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Tether

The fact is that Tether is a disaster waiting to happen, whether it is now or later.

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MAY 12, 2022

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Breaking the buck. For money market funds, that has been cataclysmic.  After all, the very term money market fund suggests that your investments are money-good. Put a dollar in, you can always get a dollar out. In that sense, stablecoins are the money market funds when the “money” is crypto. And the center of these is Tether. Which just broke the buck.

The Reserve Primary money market fund broke the buck in 2008 because it held commercial paper in Lehman Brothers which was hit by its bankruptcy. These were under 2% of its assets, but that and investor reaction drove it down to $.97. The fund then froze redemptions and finally was forced to liquidate.

I worked at Treasury and the SEC during the 2008 crisis, and among other things got involved in the rethinking of the structure of money market funds to strengthen money market fund regulations. Of course, it goes without saying that the money market funds were tightly regulated before 2008. Audits, transparency of their holdings, full disclosure of what the funds were and were not.  (Like, they are not really money.)

Post-2008 two additional rules were added: Gates, because otherwise more sophisticated investors could smell trouble and get out early, leaving others holding the bag. Another was to allow for floating value to recognize the fact that these are not really money-good funds, but are investments in liquid and short maturity vehicles, so dropping under a dollar does not seem like a violation of the laws of physics.

This is the way things happen on planet earth. Money market funds have regulatory oversight, audits, transparency into the assets being held. Not so in the alternative financial universe of crypto-world.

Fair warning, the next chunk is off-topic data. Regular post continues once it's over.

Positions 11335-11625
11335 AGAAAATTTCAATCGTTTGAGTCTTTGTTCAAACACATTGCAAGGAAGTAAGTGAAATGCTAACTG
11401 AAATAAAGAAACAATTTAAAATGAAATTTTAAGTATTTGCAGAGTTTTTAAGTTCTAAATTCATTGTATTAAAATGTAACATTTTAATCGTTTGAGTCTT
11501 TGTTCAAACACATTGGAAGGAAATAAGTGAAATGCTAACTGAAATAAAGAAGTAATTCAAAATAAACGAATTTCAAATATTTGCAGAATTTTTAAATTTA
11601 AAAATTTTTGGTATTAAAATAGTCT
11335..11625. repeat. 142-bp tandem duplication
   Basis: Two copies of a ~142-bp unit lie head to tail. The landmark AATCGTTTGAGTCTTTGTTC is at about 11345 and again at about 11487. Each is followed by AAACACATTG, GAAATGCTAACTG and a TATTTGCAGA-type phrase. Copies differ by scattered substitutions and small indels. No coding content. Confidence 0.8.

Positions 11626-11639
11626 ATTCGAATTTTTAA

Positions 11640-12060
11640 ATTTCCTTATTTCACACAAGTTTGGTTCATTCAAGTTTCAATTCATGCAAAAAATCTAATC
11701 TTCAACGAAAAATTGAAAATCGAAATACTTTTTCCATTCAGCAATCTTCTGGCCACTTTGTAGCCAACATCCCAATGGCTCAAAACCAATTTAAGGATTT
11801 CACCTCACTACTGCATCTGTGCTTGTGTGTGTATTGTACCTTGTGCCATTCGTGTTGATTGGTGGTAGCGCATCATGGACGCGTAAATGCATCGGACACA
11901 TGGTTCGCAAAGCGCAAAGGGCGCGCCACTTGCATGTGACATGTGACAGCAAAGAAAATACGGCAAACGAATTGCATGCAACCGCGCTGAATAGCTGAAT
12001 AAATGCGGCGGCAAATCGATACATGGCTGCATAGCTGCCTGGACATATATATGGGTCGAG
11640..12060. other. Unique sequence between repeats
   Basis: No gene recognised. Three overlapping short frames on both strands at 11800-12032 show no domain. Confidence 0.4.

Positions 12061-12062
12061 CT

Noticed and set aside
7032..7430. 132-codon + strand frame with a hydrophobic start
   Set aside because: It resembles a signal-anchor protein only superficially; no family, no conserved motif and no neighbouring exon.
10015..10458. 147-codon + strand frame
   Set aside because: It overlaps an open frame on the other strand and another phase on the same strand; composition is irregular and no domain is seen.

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The fact is that Tether is a disaster waiting to happen, whether it is now or later. I have said this in the past, which is nothing of note because anyone with a risk focus or regulatory sensibility who has bothered to write about Tether has said so as well. Just go to the entry for Tether in Wikipedia. Search for the phrases price manipulation, or audit, or CFTC, or Department of Justice, or misleading claims…well you get the idea. Nothing subtle here.

The backing for Tether coins amounts to “trust us”, and that from a group that is repeatedly in the regulators’ crosshairs, has no audits, gives no clear or believable statement of what is being held in the fund, and pretty much operates on a regulatory theory of “if it feels good, do it”.

This all would be bad enough, but Tether and other stablecoins actually have a critical function in the crypto world that extends beyond the analogy to money market funds. They tether crypto to the real world of currency. They are the wormhole that gets you from the alternative universe of crypto back into the world of that operates with dollars.

It is this that sits at the foundation of cryptocurrency and DeFi. HODLers of the world, now are you worried?

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Rick Bookstaber

CO-FOUNDER AND HEAD OF RISK

Rick Bookstaber has held chief risk officer roles at major institutions, most recently the pension and endowment of the University of California. He holds a Ph.D. from MIT.

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